Coincidence?  For those who are atheists, everything is a coincidence, for if they don't believe in a higher power, then from where does wisdom come, even if they don't want to believe in following a religion?

But for everyone else, even if they don't follow Judaism very well, can hardly deny the beauty of the letters of the holy Hebrew letters.  For though this doesn't directly instruct Jews on the technical halachic details on how to serve Hashem, they are certainly at the least powerful demonstrations of Hashem's infinite wisdom.

And so, dissecting the letter Noon and its Gematria, we see numerous connections between the letter Noon and Rabbi Nachman.  But to see what is behind this, one has to go back in history.

For many, they daily live the history of the Jewish people - particularly through the psalms of King David.  While he himself didn't write all of the 150 psalms, he is the one who assembled them into one book.  Now, his own name David is the Gematria of 14, and the letter Noon, the numerical value of 50, is the 14 letter of the Alef Beit.  Now, the number 150, as the number of the psalms of the book that King David assembled, is
50 times three.  And by the way, he is a parental descendant of Nachshon Ben-Aminadav who name begins and ends with a Noon.

As our rabbinic literature informs us, King David was both born and passed on Shavuot, which is called the "Fifitieth Day", being the 50th day from the day of the offering of the Omer offering from which we ourselves count 49 days.  Now, dividing a day into three parts - night, morning, and afternoon, the three times of the day that we pray, we have a total of 150 parts of the 50 days that culminate with Shavuot.  Hence, bearing in mind that this is my 148th Post, the nighttime of Shavuot when it is customary for Jews throughout the world to stay awake all through this night learning Torah is the 148th part of this 150 part period, bearing in mind that being closer to the summer time, it winds up that there are around eight hours (the first third of the 24 hour period) for the nighttime of Shavuot.   And in King David's own life, he used to arouse himself as midnight to learn Torah for the remainder of the night.  To note, reciting Tikun Chatzot - the prayers mourning for the destrction of the Temple and requesting for the rebuilt Temple recited at midnight, is a part of the life of a devoted Breslover Chosid.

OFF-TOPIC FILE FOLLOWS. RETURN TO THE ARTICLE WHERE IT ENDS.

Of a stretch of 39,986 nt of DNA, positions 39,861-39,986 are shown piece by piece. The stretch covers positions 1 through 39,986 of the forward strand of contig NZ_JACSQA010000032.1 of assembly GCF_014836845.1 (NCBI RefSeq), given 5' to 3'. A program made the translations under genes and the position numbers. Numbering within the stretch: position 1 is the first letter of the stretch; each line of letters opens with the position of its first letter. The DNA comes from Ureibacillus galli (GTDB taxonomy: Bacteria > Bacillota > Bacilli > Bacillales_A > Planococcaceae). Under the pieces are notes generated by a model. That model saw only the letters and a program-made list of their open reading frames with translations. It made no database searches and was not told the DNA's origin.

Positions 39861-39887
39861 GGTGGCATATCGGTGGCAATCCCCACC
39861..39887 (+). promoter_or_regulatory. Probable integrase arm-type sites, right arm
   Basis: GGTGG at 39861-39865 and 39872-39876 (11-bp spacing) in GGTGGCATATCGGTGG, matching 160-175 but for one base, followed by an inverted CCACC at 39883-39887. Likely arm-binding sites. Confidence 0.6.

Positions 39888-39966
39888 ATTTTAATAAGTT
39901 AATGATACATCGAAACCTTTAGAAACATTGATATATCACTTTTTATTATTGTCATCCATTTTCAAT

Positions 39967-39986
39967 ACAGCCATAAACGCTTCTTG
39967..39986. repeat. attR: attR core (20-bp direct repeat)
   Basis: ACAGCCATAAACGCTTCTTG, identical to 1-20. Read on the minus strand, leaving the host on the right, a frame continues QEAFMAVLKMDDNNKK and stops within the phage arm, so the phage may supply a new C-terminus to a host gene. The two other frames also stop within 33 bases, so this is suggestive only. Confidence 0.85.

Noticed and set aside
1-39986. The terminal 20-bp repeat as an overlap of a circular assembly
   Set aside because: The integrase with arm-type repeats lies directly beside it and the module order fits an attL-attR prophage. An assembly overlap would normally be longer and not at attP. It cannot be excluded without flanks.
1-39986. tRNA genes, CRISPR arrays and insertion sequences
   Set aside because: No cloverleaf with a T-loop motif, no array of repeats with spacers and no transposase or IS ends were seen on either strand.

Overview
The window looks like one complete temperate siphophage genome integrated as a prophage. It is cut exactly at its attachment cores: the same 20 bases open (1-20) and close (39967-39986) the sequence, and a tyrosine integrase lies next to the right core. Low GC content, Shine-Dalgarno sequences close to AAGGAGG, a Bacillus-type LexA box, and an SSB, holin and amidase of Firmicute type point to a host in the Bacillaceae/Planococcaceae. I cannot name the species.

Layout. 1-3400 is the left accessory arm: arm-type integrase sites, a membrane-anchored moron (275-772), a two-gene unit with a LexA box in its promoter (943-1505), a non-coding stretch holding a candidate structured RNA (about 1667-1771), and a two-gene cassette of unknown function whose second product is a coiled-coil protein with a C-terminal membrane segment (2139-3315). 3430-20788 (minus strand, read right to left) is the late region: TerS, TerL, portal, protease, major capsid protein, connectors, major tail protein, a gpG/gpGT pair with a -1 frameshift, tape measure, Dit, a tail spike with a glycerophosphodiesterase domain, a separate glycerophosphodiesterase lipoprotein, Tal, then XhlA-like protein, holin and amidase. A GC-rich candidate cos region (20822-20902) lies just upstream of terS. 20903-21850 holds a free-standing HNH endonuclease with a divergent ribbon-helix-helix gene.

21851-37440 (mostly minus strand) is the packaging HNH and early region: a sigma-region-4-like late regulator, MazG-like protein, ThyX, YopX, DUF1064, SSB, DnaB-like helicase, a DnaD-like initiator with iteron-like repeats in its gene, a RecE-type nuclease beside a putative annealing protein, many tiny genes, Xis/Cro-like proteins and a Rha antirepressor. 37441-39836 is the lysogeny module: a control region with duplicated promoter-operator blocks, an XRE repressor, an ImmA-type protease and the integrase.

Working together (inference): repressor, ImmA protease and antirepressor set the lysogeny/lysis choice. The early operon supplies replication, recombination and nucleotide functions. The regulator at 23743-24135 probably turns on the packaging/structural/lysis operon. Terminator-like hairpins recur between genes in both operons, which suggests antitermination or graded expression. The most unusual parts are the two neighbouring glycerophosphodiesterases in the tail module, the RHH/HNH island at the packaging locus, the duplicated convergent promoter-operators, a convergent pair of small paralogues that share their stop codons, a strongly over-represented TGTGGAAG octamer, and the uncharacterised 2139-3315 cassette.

Actually, the connection to the number 148, or to the Gematria of Rabbi Nachman's name, doesn't begin with Shavuot.  You see, the name of the first Jewish holiday - Pesach, is also the Gematria of 148, the holiday of the month of Nissan in which Rabbi Nachman was born.  And as connected to Rabbi Nachman's main disciple Rabbi Nosson, the phrase Korban Pesach (Psacal sacrifice), the name of the sacrifice that was brought by the entire Jewish people in Temple times on the afternoon right before Pesach, is the Gematria of Rabbi Nosson's name - 500.  Moreover, as connected to the significance of today's date on which the above Petek story took place 90 years ago, the sixth Aliyah of this week's Parshat Pinchas, which many learn corresponding to the sixth day of the week, mentions the sacrifices for the holidays of Pesach, Shavuot, Rosh Hashana, and Yom Kippur.  And of the 15 parts of the Seder that is performed on the first night of Pesach (outside of Israel, the first two nights) it is particularly the name of the 15th and final part of the Seder - Nirtza ("it has been accepted") that begins with the letter Noon, as well as being the same Gematria as the name of Moshe Rabbeinu - 345, the Ushpiz (Heavenly Guest) for the fourth day of Succot, the very date of the passing of Rabbi Nachman.  As for Moshe himself, he reached the 50th level of Bina (understanding) on the final day of his life.

Now, there are 32 pathways of Chochma (wisdom) and 50 levels of Bina, as mentioned in Kabbala.  Now, the Torah was given on Shavuot, the "FIFTIETH day", and the Chumash, what comprises our holiest object - the Sefer Torah, begins with the letter Beit=2 and ends with the letter Lamed=30, adding up to the number 32.  This is bearing in mind that Beit is the 2nd letter and Lamed is the 12th letter, adding these two numbers being the number 14; and the letter Noon - the numerical value of 50,  is the 14th letter.  Moreover, the Chumash consists of 5,845 verses.  And as connected to the name Nachman which begins and ends with the letter Noon, let's note the numerical value of its letters - Noon (50), Cheit (8), Mem (40), Noon (50).  Now, remove the zeros, push the other numbers together, and presto, the number 5,845!

O.K, I am not saying that Rabbi Nachman is the new Moshe Rabbeinu (like L'Havdil, the Christians claiming their false god to be in effect the new lawgiver, which is denying that the Jews have to observe Judaism).  But